Bumbershoot Guide

Everything You Ever Wanted to Know About Bumbershoot 2010

Monsters of Alt

TV Pilots vs. Baboon Attacks

Previews of Every Single Thing Happening at the Festival

People's Republic of Komedy vs. People's Republic of China

The Stranger's 2012 Bumbershoot Guide!

The Stranger's 2011 Bumbershoot Guide!

Our Massive 2013 Bumbershoot Guide

Bumbershoot 2009

Gogol Bordello vs. DeVotchka

The Stranger's Bumbershoot Guide

How Does It Feel to Be Back?

Mad Ruins

The Bob Dylan Torture Test

Still a Gigolo!

Touch Me, I'm Sub Pop's Warehouse Manager

The Shins vs. Their Future

Here's What We Think of Every Damn Thing Happening at This Year's Festival

Give It to Me Easy

Rock, Chunk, or Rule

Fergie vs. Jackson Pollock

Bumbershoot 2009

Emerald Shitty

De La Soul for Life

Hari's Big Break

Friday, August 31

I'm More Than Hair

Yes, Aloha!

Let Them Bring You Brown

Countdown to Courtney

Applying for an art grant is the opposite of artistic: With its forms and procedures and judgments, and despite all good intentions, it is completely deadening. And grants go to the few, not the many. If we relied on grants alone to inspire art, we would be surely an almost entirely art-free society. This is the baffling wrong redressed by something called Arbitrary Art Grants. This summer alone, Arbitrary Art Grants have generated 94 sculptures, 150 works of graphic design, 34 dances, and one short story written by 200 writers. Eighty new performance artists and sixty first-time art dealers have appeared on Seattle streets because of the Arbitrary Art Grants.

Here's how they work: A call goes out online for, say, the Arbitrary Art Grant in Dance, or Sculpture, or some such: "Dance like you're being shot at" or "build a sculpture inside a grocery cart created from only the store inventory" are the only rules. Applicants then post videos of their bodies flailing from fictional gun-downings to YouTube or send photographs of their kaleidoscopic arrangements of produce to a website. For the writing grant, a story about the adventures of a ping-pong ball was written like a blog, with some 200 comments building on each other for the duration of a single workday, from 9:00 a.m. to 5:00 p.m. (on August 7).

Then the "judges"—meaning a Seattle guy named Greg Lundgren, who thought up the Arbitrary Art Grants, plus a couple of friends he enlists for fun—get together and think up a clever way to pick a winner. Like: Ping-pong balls with names written on them are tossed downriver, and whichever one reaches the finish line first wins. Or: The winner of the Arbitrary Art Grant in Performance Art—which called for performers protesting performance art on the street outside On the Boards, where the New Works Festival was opening—was chosen because his face passed through the viewfinder of a preset gun scope at the right moment. Lundgren hands the winners $500 cash, in small bills, from his own bank account.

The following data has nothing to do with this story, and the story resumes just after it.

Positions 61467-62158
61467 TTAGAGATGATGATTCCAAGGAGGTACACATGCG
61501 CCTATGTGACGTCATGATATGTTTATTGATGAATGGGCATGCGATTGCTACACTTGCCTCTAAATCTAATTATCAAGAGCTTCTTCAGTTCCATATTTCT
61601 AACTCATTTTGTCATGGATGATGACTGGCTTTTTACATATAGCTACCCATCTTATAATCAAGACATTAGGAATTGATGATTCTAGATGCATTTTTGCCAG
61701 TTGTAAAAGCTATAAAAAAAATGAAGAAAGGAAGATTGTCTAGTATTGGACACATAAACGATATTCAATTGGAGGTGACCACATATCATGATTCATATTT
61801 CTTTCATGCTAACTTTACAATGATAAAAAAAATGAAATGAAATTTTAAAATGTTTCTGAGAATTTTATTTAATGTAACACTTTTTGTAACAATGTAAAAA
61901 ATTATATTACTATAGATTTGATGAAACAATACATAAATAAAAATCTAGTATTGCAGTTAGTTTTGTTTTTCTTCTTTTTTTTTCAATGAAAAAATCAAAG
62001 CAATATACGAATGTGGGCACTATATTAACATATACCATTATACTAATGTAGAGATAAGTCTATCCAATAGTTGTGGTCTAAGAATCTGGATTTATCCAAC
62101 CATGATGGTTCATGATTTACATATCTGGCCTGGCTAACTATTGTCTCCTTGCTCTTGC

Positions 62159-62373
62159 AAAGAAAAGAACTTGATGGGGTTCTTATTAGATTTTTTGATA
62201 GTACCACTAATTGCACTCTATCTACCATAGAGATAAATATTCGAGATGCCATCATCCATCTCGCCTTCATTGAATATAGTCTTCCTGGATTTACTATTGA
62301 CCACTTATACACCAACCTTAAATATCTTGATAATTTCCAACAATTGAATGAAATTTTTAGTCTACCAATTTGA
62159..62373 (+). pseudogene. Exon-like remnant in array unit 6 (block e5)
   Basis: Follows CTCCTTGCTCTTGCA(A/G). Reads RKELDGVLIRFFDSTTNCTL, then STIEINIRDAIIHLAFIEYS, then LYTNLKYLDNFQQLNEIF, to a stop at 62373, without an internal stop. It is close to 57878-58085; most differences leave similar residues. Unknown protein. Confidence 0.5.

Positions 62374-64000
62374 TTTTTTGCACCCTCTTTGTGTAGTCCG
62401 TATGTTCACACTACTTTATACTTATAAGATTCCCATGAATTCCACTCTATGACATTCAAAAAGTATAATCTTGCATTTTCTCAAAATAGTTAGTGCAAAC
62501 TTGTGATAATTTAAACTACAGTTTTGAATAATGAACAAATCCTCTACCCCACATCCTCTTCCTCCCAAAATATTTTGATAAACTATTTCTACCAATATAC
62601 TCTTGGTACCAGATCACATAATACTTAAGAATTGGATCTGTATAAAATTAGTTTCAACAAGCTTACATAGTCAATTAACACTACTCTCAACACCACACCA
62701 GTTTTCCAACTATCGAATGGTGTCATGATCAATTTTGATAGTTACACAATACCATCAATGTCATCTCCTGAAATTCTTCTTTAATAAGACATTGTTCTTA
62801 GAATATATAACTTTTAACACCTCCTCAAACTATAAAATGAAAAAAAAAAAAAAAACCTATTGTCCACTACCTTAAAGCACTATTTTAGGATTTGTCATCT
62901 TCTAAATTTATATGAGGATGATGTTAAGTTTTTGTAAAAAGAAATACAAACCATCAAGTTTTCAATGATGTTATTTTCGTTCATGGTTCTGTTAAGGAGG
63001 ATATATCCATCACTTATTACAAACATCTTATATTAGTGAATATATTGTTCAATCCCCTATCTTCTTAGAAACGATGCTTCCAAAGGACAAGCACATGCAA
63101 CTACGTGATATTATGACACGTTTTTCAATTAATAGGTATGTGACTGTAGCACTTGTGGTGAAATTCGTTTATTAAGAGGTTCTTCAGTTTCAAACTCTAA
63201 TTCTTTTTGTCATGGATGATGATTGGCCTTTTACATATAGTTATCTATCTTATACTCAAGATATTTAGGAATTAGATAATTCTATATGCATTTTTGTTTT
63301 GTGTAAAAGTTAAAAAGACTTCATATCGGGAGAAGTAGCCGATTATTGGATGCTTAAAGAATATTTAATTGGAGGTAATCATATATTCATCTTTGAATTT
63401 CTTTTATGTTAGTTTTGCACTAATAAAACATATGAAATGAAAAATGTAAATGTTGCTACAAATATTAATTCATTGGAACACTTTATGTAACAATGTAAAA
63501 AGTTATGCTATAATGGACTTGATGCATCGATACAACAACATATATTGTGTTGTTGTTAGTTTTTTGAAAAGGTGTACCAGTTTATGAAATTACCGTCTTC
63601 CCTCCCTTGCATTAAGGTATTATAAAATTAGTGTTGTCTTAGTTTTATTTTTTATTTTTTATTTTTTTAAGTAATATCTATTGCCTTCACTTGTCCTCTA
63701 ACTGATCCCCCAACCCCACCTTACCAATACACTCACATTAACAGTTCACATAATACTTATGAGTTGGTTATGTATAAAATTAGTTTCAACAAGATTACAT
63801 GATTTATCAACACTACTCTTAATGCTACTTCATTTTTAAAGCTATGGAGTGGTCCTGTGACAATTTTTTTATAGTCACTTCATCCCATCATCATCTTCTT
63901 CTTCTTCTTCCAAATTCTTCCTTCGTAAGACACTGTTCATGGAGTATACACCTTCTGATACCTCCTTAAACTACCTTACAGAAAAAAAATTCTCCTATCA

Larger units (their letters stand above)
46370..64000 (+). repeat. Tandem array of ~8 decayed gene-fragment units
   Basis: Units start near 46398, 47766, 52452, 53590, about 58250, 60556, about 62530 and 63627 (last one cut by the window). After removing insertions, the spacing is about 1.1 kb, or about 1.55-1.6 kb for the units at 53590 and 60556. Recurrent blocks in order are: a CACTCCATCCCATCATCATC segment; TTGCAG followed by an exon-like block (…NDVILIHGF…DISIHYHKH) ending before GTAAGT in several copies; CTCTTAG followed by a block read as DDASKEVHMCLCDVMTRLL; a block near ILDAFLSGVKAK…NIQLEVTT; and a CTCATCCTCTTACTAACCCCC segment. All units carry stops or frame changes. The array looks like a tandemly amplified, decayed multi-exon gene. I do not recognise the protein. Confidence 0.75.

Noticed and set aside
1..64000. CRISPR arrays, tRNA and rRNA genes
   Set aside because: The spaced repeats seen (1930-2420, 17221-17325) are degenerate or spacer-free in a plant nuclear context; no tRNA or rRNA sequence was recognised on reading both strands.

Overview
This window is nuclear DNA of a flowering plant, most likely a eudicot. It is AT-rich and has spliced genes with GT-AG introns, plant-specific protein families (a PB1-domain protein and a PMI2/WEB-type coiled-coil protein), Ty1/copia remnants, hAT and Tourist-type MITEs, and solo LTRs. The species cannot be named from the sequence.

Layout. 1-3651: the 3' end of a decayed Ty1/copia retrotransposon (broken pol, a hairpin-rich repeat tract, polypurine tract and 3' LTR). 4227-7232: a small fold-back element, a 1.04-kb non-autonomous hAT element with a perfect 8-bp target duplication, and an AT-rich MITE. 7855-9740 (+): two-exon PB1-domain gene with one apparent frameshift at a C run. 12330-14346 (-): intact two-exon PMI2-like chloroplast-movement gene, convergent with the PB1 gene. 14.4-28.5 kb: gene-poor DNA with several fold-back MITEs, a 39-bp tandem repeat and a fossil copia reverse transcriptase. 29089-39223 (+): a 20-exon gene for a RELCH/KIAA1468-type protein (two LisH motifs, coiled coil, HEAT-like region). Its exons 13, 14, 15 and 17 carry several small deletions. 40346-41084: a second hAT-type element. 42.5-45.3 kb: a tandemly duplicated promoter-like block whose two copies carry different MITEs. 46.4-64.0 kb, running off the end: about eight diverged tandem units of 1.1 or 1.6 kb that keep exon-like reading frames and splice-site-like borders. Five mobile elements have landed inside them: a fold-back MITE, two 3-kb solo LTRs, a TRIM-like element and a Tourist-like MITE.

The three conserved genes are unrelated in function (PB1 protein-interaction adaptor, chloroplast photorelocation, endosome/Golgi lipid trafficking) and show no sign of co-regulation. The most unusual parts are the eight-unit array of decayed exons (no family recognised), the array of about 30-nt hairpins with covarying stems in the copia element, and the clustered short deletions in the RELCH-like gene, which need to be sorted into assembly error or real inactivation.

What matters is not the winners—it's the hot, swirling planet of art that gets generated. Of course some of it is shit, but there's always something worth seeing, too. This colossal creative mass will be shoved into an exhibition of videos, photographs, two-dimensional art, sculptures, a book, and performance props at Bumbershoot this year.

Plus, three new competitions will happen during the three days of the festival, one per day. Fabric, a seamstress, and hair and makeup stylists will be available to anyone who wants to enter the fashion-design competition. For the Arbitrary Art Grant in Photography, you take a photograph, any photograph, inside the gates of Bumbershoot, titled Why I Came to Bumbershoot. In the architecture contest, you'll get a single sheet of card stock, plus tape, scissors, and glue, with which to build a work of architecture that you can then set on a faux landscape of green rolling hills made of felt. As in every round of Arbitrary Art Grants, the arbitrarily selected winner on each day gets 500 bucks.

"It's not about showing the best artists in the world," says Lundgren, who conducted his first round of Arbitrary Art Grants back in 2000. "It's about how to inspire people who are not normally involved in the making of art."

Not all grants should be arbitrary: That's a given. But the Arbitrary Art Grants take the usual public-service rhetoric of (public) arts funding and do it one better—motivating people not just to sit in an audience but to actually make things. Given the precipitous 20th-century slide away from production and into consumption in the arts, this is a tiny revolutionary blowback that looks like nothing more than fun.